Jeb calls for ending food stamps, replacing them with opportunity and marriage

Jeb Bush has a plan to revamp our nation’s welfare system. And by that, Jeb Bush means that he has a plan to take the legs out from under our nation’s welfare system.

The Washington Post is reporting this morning that Jeb(?) is calling for an end to the Supplemental Nutrition Assistance Program (SNAP, commonly referred to as food stamps) and the Temporary Assistance for Needy Families program (TANF). Under his plan, those programs would be replaced by “Right to Rise” grants, which states would have to apply for in order to fund their own programs for their low-income residents.

That is, if they chose to set up such programs at all.

Said Bush, “I know that giving states more flexibility will open the door for transformative ideas to eliminate poverty and increase opportunity.” For many states, particularly in the South, giving them “flexibility” simply means giving them an excuse to let poor people starve.

Because despite the fact that the average SNAP benefit pays out $1.39 per meal per person, and despite the fact that such a low benefit is still one of the single biggest preventative measures our country has for keeping people out of poverty, Republicans still insist the program is nothing more than black moochers taking money from white taxpayers. There’s a reason why, according to professors Alberto Alesina, Edward Glaeser and Bruce Sacerdote, “Within the United States, race is the single most important predictor of support for welfare.”

But! That’s all fine and the poor won’t starve Bush argues, if only they get their sexual houses in order and shack up with the right people. From the Post:

Bush also called for stronger families to help cure the country’s societal ills.

“Marriage matters when it comes to reducing poverty and increasing opportunity,” he wrote. “Children raised in married, intact families do better than children raised in single parent families on a whole host of measures, including graduation rates, criminal justice involvement and earnings as adults. But too often in discussions of poverty, this vital issue is left out of the discussion. It won’t be in my administration.”

As Steve Randy Waldman explained at length, marriage promotion as public policy is a cargo cult, a conflation of correlation and causation taken to absurd extremes:

The case for marriage promotion begins with some perfectly real correlations. Across a variety of measures — household income, self-reported life satisfaction, childrearing outcomes — married couples seem to do better than pairs of singles (and much better than single parents), particularly in populations towards the lower end of the socioeconomic ladder. So it is natural to imagine that, if somehow poor people could be persuaded to marry more, they too would enjoy those improvements in household income, life satisfaction, and childrearing. Let them eat wedding cake!

But neither wedding cake nor the marriages they celebrate cause observed “marriage premia” any more than dances on tarmacs caused airplanes to land on Melanesian islands. In fact, for the most part, the evidence we have suggests that marriage is an effect of other things that facilitate good social outcomes rather than a cause on its own. In particular, for poor women, the availability of suitable mates is a binding constraint on marriage behavior. People in actually observed marriages do well because they are the lucky ones to find scarce good mates, not because marriage would be a good thing for everyone else too. Marrying badly, that is marriage followed by subsequent divorce, increases the poverty rate among poor women compared to never marrying at all. Married biological parents who stay together may be good for child rearing, but kids of mothers who marry anyone other than their biological father do no better than children of mothers who never marry at all.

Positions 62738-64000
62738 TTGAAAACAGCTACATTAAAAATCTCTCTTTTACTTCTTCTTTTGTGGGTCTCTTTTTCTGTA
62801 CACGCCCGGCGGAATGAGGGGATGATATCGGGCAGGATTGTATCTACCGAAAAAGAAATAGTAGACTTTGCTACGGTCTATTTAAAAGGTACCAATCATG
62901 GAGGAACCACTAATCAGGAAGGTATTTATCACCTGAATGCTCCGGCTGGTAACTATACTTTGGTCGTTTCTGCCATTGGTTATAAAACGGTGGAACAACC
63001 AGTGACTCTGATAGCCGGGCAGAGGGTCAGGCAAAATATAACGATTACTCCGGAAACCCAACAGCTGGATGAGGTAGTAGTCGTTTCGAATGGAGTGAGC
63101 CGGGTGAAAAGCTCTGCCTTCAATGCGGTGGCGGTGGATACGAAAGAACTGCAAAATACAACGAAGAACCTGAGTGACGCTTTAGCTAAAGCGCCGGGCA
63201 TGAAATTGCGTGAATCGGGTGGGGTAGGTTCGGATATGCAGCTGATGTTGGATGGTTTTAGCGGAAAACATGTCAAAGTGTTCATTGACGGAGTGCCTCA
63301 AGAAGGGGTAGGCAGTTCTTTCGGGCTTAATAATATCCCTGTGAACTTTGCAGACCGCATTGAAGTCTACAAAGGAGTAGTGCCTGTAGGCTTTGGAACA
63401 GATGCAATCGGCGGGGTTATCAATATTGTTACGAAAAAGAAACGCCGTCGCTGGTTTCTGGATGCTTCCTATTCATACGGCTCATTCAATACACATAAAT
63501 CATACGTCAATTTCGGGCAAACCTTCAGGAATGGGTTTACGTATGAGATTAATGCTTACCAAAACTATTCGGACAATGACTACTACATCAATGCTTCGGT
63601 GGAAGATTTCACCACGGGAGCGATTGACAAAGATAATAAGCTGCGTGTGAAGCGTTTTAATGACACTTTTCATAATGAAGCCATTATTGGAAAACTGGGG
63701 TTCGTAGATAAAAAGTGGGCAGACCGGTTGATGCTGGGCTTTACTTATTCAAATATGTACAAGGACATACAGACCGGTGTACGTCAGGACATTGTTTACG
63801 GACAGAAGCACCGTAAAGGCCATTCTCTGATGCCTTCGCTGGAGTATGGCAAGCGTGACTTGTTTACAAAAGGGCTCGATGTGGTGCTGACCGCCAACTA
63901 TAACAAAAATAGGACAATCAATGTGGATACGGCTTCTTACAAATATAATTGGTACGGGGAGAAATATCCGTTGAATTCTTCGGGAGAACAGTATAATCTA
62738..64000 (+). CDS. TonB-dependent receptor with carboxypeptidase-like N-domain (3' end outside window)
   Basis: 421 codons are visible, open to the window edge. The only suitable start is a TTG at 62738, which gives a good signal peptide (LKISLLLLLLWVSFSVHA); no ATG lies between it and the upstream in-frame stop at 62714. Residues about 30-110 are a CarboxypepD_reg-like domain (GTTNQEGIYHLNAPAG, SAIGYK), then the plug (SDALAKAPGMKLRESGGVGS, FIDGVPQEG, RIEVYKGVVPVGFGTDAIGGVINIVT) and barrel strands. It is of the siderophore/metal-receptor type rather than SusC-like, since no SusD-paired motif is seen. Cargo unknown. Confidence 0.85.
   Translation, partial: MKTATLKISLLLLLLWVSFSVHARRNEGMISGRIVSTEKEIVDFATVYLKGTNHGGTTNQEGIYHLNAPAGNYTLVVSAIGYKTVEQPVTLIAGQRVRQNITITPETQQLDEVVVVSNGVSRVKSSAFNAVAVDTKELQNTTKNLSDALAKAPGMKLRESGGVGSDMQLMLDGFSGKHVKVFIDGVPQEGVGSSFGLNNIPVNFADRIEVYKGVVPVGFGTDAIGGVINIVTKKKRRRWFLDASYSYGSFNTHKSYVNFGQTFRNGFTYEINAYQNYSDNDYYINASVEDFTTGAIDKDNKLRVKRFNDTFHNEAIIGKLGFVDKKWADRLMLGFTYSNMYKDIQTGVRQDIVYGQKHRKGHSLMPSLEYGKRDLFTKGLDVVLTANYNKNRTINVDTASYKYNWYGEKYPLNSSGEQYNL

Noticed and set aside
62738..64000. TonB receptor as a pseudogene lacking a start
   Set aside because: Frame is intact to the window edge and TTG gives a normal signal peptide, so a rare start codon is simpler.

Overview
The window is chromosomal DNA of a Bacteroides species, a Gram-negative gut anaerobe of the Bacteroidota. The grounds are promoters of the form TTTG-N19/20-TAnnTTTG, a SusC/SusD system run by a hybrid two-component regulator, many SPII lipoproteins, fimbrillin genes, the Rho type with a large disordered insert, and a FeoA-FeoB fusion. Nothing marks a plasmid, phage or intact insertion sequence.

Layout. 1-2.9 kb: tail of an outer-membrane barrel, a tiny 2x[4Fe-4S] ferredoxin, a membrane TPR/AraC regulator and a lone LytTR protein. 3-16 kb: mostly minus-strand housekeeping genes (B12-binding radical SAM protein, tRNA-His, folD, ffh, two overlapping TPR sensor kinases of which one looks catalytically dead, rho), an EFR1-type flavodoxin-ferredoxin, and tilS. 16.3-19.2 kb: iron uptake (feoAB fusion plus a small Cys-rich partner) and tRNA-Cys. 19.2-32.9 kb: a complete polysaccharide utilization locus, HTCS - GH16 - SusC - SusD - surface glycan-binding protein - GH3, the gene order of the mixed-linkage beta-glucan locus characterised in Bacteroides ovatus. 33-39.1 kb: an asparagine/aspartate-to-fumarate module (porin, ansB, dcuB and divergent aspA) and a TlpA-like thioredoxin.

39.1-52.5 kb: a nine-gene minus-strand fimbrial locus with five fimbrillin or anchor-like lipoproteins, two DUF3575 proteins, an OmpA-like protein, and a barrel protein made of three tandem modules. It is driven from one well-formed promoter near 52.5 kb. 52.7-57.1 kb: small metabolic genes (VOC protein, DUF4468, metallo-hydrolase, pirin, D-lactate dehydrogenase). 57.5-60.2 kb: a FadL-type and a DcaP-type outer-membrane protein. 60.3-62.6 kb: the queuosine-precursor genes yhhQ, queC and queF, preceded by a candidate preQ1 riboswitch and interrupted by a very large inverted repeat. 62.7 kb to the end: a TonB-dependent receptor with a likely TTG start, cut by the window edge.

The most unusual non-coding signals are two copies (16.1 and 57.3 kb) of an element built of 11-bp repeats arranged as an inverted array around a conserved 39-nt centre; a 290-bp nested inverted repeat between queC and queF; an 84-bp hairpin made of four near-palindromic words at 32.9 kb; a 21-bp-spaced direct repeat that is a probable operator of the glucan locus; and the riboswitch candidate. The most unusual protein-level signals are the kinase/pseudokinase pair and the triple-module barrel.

Furthermore, as Matt Bruenig argued for Demos last month, we’ve already tried promoting marriage. It hasn’t worked:

One of the main points of so-called Welfare Reform was to end the scourge of single motherhood and promote marriage, “the foundation of a successful society.” Since that reform, which massively spiked extreme poverty in the US, the rate of birth to unwed mothers has continued to go up, and marriage rates have continued to go down. Nothing has been able to reverse this trend.

As part of Welfare Reform and other related measures, the government also got directly in the business of promoting marriage via projects like Building Strong Families,Supporting Healthy Marriage Project, and the Healthy Marriage Initiative more generally.As Bryce Covert has extensively pointed out at The Nation and elsewhere, assessments of these programs have found them to be utter failures. Nonetheless, states still redirect TANF funds meant to provide cash assistance to poor families to these dead-end ideology projects.

Jeb Bush is losing, in large part because he told the public from the get-go that he was willing to lose for the sake of being less of a vile racist/puritanical scold than his opponents. Gutting one of the most successful anti-poverty programs we currently have and replacing it with Catholic social teaching is a nice effort, but it’s likely too little, too late to put him back in contention.

Jon Green graduated from Kenyon College with a B.A. in Political Science and high honors in Political Cognition. He worked as a field organizer for Congressman Tom Perriello in 2010 and a Regional Field Director for President Obama's re-election campaign in 2012. Jon writes on a number of topics, but pays especially close attention to elections, religion and political cognition. Follow him on Twitter at @_Jon_Green, and on Google+. .

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